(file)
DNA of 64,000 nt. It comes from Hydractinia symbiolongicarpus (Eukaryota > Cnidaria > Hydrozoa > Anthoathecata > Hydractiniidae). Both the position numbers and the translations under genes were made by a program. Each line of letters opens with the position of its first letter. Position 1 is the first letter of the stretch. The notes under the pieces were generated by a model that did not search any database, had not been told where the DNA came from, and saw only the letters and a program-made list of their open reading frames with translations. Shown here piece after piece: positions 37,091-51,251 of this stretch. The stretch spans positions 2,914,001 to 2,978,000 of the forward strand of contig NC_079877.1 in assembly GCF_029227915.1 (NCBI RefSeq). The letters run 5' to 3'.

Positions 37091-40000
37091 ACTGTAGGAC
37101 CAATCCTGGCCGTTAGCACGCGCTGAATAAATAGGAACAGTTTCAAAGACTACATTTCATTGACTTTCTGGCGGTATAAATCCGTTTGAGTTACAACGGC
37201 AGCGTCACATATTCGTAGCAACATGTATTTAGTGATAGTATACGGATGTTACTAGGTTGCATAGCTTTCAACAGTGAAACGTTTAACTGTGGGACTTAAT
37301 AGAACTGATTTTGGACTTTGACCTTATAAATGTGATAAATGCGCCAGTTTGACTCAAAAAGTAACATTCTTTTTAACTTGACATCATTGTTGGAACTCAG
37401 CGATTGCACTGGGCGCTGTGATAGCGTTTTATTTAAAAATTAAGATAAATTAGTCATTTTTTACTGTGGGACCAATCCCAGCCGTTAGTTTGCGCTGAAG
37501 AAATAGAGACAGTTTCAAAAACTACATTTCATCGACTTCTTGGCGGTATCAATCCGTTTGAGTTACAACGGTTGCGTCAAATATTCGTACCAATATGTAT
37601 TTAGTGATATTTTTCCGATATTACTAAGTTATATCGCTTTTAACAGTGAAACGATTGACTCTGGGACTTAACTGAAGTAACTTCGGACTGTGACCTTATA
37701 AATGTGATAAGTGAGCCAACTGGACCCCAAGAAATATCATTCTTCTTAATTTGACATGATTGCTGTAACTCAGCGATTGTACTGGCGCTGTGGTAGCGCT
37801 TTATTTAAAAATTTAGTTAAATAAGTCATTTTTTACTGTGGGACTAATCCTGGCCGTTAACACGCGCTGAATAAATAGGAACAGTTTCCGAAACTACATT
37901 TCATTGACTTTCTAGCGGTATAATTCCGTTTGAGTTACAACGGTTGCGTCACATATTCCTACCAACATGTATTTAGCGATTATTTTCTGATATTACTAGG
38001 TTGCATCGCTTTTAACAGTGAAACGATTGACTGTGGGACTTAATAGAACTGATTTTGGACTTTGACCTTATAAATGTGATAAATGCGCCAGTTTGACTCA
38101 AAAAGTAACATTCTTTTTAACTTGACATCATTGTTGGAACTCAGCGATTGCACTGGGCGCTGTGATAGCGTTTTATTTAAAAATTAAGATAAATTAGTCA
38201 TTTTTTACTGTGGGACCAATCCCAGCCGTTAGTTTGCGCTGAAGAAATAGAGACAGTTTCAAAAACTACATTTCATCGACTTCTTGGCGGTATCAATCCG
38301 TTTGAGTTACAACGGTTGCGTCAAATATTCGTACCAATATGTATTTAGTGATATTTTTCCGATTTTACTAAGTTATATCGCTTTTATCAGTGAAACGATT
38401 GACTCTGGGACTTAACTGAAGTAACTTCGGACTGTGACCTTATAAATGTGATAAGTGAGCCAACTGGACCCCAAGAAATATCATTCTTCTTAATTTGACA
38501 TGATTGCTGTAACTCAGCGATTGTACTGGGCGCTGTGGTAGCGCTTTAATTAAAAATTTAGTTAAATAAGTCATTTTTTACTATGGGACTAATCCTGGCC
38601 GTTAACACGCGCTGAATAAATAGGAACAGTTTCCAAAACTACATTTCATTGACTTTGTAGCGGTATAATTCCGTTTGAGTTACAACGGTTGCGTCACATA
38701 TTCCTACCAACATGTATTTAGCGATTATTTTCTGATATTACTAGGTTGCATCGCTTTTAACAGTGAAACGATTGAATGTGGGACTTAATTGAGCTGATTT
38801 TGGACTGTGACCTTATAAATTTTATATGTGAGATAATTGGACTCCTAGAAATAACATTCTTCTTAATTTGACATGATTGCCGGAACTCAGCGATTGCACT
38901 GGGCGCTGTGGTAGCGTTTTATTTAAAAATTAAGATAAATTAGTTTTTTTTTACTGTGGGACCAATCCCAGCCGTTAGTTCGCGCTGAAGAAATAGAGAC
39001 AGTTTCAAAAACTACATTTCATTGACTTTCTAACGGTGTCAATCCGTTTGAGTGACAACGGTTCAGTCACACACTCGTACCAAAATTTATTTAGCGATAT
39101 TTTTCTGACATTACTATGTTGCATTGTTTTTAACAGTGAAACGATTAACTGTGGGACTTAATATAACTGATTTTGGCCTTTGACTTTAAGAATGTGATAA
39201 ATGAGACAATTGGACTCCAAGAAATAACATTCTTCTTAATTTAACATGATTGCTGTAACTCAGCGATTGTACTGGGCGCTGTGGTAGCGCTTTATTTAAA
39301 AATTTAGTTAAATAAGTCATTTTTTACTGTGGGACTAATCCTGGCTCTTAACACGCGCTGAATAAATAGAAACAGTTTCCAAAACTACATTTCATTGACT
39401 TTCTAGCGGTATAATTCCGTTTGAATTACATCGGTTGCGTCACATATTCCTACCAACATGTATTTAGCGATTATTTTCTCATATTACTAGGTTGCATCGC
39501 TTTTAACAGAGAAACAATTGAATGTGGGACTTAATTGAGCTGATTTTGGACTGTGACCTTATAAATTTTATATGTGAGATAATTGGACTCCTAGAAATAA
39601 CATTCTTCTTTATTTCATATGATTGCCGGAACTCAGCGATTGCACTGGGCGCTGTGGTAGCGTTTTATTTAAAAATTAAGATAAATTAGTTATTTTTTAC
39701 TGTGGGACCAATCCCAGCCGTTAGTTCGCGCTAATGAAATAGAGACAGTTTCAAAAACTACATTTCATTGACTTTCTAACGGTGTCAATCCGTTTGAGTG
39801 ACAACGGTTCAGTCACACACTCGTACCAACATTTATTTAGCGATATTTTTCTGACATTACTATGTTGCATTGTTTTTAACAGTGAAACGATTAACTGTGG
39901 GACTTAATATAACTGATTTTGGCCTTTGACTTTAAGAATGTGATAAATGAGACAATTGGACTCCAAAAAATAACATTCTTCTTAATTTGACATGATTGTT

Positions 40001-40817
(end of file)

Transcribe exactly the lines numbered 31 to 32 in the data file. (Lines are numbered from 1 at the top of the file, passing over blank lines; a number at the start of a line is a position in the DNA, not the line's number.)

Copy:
39801 ACAACGGTTCAGTCACACACTCGTACCAACATTTATTTAGCGATATTTTTCTGACATTACTATGTTGCATTGTTTTTAACAGTGAAACGATTAACTGTGG
39901 GACTTAATATAACTGATTTTGGCCTTTGACTTTAAGAATGTGATAAATGAGACAATTGGACTCCAAAAAATAACATTCTTCTTAATTTGACATGATTGTT